Let's get back to the Anna Nicole "who's the daddy" media circus. Could it be Howard K. Stern? He is currently being held out as evil incarnate.
Could it be one of the others? We seek concrete evidence, but without a narrative framework, and without multiple working hypotheses, nothing makes much sense.
Even with them, the multiple working hypotheses we're regaled with -- the conspiracy theories, and the fantastic speculations -- have more in common with fairy tales.
At the center of the maelstrom was Anna Nicole Smith herself -- a simulacrum of Marilyn Monroe -- a copy that serves only to reinforce its "copiness" and to refer back to the real. But, in this case, the real was a copy and a construction. What do we do?
The copy-Marilyn Monroe (Anna Nicole Smith) began to fold in on itself. It began to suggest the falseness of itself. The more vapid (slurring or incoherent) Smith's performance, the more she became a caricature. The more cartoon-like the image, the more it pointed to the real, the original -- even to the point it erases the real. It also simultaneously erases itself. It is the copy that, when held to the light, looks garish and cheap, and even makes the original seem garish and cheap -- not by association, but by pure action of mind.
What was the original anyway? I would argue that the original construct -- the Marilyn Monroe -- was a tongue-in-cheek lampooning of male visual fantasy. Yes -- the image was male visual fantasy lampooned -- "punked" as it were.
What is rather tragic about Anna Nicole Smith's simulacrum of Marilyn Monroe is that is seemed to lose the humor embedded in lampooning straight males. After all, we live in a rather different self-reflexive world, and television has made a history of making a visual echo chamber of itself. Let's think of The Simpsons, as an example. It is absolutely impossible to enjoy The Simpsons without a high level of television sitcom and popular culture literacy.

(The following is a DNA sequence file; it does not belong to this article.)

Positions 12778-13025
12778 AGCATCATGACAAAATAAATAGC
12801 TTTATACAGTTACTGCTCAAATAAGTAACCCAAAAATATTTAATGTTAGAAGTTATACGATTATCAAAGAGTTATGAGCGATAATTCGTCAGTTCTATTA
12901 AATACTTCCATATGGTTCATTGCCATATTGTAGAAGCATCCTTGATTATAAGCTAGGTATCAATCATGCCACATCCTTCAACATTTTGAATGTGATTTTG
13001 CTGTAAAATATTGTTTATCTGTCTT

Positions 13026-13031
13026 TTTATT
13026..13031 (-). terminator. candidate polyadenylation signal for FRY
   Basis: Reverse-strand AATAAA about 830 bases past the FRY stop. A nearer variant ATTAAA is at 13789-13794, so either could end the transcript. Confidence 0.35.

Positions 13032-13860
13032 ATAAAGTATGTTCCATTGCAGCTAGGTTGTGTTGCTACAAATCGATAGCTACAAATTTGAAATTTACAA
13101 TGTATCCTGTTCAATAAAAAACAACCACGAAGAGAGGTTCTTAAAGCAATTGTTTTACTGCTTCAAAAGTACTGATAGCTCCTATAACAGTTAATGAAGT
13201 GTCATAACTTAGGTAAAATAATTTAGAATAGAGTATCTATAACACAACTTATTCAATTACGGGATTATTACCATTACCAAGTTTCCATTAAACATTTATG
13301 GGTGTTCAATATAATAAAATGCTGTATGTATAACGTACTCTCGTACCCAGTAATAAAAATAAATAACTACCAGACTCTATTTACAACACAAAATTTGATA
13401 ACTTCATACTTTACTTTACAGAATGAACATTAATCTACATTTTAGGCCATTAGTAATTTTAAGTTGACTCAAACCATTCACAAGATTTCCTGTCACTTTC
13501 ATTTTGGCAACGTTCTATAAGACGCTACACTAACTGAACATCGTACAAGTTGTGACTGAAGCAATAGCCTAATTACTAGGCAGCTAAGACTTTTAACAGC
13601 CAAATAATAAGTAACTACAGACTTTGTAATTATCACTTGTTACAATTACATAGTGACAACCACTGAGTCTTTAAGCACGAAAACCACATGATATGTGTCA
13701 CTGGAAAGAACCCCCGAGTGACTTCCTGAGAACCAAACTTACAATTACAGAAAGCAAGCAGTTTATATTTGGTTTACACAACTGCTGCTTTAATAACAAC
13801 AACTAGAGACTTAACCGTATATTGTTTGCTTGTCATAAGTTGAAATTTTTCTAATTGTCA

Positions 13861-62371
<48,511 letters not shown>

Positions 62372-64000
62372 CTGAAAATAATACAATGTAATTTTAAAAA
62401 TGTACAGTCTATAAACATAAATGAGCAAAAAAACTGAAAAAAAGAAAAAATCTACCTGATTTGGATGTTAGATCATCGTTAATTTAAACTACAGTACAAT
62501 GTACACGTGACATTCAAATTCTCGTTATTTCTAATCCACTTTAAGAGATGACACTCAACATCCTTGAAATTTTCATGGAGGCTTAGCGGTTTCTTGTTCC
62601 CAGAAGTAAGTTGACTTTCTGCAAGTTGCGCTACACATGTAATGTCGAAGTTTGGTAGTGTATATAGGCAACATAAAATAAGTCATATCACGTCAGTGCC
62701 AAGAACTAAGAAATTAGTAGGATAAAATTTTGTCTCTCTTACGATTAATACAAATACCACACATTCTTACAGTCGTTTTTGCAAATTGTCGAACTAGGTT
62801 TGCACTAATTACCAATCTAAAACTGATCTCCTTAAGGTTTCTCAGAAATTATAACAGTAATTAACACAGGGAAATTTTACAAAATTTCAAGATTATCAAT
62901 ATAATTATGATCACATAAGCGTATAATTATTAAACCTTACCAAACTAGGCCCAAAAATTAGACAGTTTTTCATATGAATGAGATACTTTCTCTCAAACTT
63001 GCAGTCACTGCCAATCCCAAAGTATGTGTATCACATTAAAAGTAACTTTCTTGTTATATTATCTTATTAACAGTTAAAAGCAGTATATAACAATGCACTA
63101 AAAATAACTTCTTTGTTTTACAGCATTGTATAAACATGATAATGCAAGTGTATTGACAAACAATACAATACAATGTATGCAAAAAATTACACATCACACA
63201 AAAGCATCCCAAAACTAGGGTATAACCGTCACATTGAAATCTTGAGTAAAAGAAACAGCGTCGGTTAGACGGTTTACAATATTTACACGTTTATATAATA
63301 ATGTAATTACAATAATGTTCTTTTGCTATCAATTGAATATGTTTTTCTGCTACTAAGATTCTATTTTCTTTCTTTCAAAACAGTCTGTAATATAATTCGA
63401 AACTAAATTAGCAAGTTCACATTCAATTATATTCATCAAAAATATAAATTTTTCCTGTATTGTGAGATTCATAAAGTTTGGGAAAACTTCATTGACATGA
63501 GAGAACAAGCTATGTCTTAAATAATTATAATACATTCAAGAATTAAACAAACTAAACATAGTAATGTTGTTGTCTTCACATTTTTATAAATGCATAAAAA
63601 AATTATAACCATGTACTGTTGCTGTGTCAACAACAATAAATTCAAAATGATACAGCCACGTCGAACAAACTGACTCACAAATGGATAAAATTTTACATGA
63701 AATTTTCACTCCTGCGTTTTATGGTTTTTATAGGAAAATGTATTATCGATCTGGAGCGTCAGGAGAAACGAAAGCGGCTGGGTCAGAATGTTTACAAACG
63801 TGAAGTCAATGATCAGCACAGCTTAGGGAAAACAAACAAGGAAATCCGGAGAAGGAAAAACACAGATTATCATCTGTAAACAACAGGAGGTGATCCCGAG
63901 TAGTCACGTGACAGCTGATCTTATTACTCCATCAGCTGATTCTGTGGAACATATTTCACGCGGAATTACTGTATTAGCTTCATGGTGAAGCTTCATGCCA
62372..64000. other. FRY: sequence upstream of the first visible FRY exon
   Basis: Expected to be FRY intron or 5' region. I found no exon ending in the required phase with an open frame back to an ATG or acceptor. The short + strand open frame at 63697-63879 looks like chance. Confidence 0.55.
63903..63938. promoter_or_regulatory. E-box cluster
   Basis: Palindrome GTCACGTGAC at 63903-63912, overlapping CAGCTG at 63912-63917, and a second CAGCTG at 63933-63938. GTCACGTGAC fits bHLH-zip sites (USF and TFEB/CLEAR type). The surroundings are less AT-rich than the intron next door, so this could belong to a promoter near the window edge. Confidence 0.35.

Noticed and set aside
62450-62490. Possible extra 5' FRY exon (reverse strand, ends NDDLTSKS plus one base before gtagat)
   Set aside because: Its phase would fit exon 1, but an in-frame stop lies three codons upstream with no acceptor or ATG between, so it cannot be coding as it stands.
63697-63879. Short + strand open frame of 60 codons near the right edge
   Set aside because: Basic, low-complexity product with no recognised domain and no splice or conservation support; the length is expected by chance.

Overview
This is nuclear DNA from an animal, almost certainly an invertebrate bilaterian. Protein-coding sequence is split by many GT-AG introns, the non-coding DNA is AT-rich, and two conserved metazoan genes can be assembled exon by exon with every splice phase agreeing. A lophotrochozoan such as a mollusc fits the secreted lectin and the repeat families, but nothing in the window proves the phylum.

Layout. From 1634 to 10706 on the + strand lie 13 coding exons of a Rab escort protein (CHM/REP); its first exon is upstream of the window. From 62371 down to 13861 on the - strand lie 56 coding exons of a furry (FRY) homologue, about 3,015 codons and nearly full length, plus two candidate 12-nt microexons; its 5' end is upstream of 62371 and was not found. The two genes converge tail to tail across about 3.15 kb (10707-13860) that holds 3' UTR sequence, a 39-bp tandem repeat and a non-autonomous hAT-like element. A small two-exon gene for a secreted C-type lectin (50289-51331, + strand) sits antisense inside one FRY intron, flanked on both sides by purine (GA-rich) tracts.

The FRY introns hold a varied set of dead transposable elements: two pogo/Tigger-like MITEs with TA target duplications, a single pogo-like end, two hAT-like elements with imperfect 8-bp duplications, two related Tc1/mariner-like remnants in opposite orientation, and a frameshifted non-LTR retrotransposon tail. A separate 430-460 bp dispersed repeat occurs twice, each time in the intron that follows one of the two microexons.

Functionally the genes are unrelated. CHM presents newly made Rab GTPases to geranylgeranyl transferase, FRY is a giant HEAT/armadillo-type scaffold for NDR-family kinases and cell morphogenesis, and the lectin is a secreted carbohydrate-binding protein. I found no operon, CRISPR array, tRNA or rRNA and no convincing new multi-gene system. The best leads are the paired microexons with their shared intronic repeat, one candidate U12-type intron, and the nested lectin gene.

Could Anna Nicole Smith have been a better object of Borat's desire than Pamela Anderson? It's hard to say. Anna Nicole Smith seemed to be stuck right in the middle of an endlessly repeating scene from How to Marry a Millionaire. The pink she surrounded herself with in The Anna Nicole Show was punctuated by flashes of impossibly small dogs and exotic animal print throw pillows.
As Anna Nicole decorated and redecorated her house, she approached it (and her body) as would any good Hollywood starlet, which is to say she mutilated it.
But for some reason, we loved watching.
Anna Nicole Smith utterly effaced the boundary between the real and the unreal, the constructed and the re-constructed. She embarked on an endless reification process, an ourobourous-like self-swallowing, self-devouring metamorphosis. We could see the transformations occur as she bloated, shrank, bloated and shrank again, and as she slurred, stumbled, and drooped her eyes.
In the end, though, something strange happened. Anna Nicole Smith, although she was ostensibly simply a self-constructed copy of a self-construction (the Gatsby-esque Marilyn), seemed more real.
It was all about Daniel. Anna Nicole was a mother. She gave birth, and kept Daniel at her side. We saw him grow up. We saw her devastation at his death only three days after the birth of her daughter, the paternity-challenged Dannielynne (sp?).
The way she grieved was touching in a way that does not seem to have been a part of the Marilyn Monroe persona, and we had the sense that Anna Nicole disintegrated at the death of her son. The construction deconstructed. The grief was the ultimate effacing mallet of fate.
Perhaps it will turn out that Anna Nicole Smith is like the virgin Komodo dragon that gave birth to five Komodo pups on (of course), Christmas Eve, in a zoo in northern England.
That would be the ultimate irony and the ultimate gift to the media circus. The copy has finally been able to copy itself.